There was a time when both Foxwoods and SugarHouse felt the city was giving them the opposite of a warm reception. There were many legal battles waged in state supreme court – the casinos won them all – and both casinos now have court-assigned Special Masters who oversee talks.

Talks warmed between the Nutter team and Foxwoods when Foxwoods agreed to move to The Gallery at Market East, and then the former Strawbridge’s building, but the gaming control board sent them back to the waterfront before Foxwoods ever officially asked for a change of venue.

At their meeting Monday, Nutter asked Wynn to consider the Civic Vision for the Central Delaware, which calls for riverfront access and urban-style development, when designing the casino he was then part of. Thursday night, Nutter said, “I will talk about the waterfront with whoever has plans to be at that site. It will be the same conversation about the Civic Vision and the planning process that the community has engaged in.”  Access to the river is a major issue, he said, as well as traffic, parking and congestion.

Speaking of major issues, if the city’s second casino is significantly delayed, it could hit the city’s pocket book.

“It certainly would have some impact on our budget, as we have now started to account for gaming dollars,” Nutter said. But since Foxwoods was already behind schedule, there would be no impact for about two years, Nutter said.

Expert says Wynn has left other casino projects

This isn’t the first time Wynn has become involved – then uninvolved – with a project, said Bill Eadington, director of the University of Nevada Reno’s Institute for the Study of Gambling and Commercial Gaming.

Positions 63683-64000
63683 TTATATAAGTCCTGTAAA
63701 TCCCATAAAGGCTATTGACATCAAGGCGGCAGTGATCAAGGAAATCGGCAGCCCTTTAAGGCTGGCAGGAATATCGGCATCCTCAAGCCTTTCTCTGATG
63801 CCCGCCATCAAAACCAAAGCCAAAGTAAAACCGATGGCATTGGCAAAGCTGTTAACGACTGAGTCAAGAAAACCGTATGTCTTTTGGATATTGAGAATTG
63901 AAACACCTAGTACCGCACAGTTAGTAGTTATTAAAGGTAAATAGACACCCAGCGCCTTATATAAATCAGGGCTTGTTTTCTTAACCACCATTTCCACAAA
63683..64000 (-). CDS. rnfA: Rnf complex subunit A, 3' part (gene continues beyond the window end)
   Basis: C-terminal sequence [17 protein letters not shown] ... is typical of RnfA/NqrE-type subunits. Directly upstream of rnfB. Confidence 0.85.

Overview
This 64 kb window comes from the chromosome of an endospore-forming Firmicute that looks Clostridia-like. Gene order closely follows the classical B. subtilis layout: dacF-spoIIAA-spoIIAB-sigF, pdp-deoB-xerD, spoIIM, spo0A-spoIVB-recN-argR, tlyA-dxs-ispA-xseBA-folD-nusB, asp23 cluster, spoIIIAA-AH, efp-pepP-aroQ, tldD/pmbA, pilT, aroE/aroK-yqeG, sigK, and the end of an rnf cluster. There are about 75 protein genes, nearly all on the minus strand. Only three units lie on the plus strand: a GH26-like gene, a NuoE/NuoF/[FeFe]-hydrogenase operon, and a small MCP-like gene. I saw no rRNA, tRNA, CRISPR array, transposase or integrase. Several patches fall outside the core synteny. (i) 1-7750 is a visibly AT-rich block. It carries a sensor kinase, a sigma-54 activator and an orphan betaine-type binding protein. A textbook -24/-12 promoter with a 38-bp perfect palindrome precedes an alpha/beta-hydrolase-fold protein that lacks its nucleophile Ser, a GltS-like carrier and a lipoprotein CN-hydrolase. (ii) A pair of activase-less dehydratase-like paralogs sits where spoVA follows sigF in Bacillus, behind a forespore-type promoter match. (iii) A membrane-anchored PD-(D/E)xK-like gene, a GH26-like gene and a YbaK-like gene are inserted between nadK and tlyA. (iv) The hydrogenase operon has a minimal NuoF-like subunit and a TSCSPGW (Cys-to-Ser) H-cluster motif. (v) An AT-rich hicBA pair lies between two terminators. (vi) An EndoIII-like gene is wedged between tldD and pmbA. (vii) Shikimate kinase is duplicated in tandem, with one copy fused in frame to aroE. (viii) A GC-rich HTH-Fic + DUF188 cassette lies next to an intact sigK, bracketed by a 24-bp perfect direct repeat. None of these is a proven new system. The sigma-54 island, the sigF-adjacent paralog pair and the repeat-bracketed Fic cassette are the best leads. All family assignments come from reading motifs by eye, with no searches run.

“It’s interesting – he has a long history of backing out of deals, or getting pushed out of deals that were otherwise terribly attractive,”  Eadington said. “He’s eccentric, in his own way, but he’s a real artiste in the developer sense.His heart is not so much in the operations side as it is in the development side, and that’s his history – he’s been very, very good at it.”

Eadington referred to Wynn’s withdrawal from a deal to create a “racino” in Queens, New York, last year at the Aquaduct Racetrack.

“That was a messy one,” he said. “There was a lot of contentious politics between the governor and [New York] state legislature. Wynn came in with a proposal that was quite different from all the others, in Wynn’s style, which is much more high-end.”

Wynn also went to Vancouver in the early ’90s, Eadington said. “He was going to build a very dramatic casino right next to the Pan Pacific [Hotel on the waterfront], a phenomenal sight. But … he came in and really alienated all the local politicians. He came across as very arrogant, very in charge.”

A similar scenario played out in Australia, Eadington said, although there he was out-bid by other companies. “In both Vancouver and Sydney, he just didn’t play the political game. Steve Wynn generally doesn’t kowtow to the politics as readily as other corporations might.”

But at least you could explain the reasons why he failed in those markets, he added. Eadington was genuinely surprised that Wynn pulled out of Philly, and said that from everything he had heard and read about the deal, Wynn had put forth a “very solid and respectable approach.”

“I would find it regrettable that he’s out of the picture,” Eadington said of Wynn. “Philadelphia is a tough case. The Foxwoods situation is a fiasco anyway for all the other reasons. I know the location’s been contentious, but it’s a real missed opportunity.

“I would be very interested to find out the ‘why’ on this, but that will probably be difficult to do. . If it is a screw-up on the part of some Pennsylvania politicians, somebody should get hung to the wall. If it’s because Steve Wynn just had a change of heart, well, that could very well be the case. But I would’ve expected that he would stay, unless there were substantial roadblocks.”

Wynn’s sudden departure could also be purely financial in nature. The economic performance for all of the Las Vegas properties is still a disaster, Eadington said, though Wynn has avoided much of the chaos affecting other casino companies with higher leverage.

Reach the reporter at kelliespatrick@gmail.com.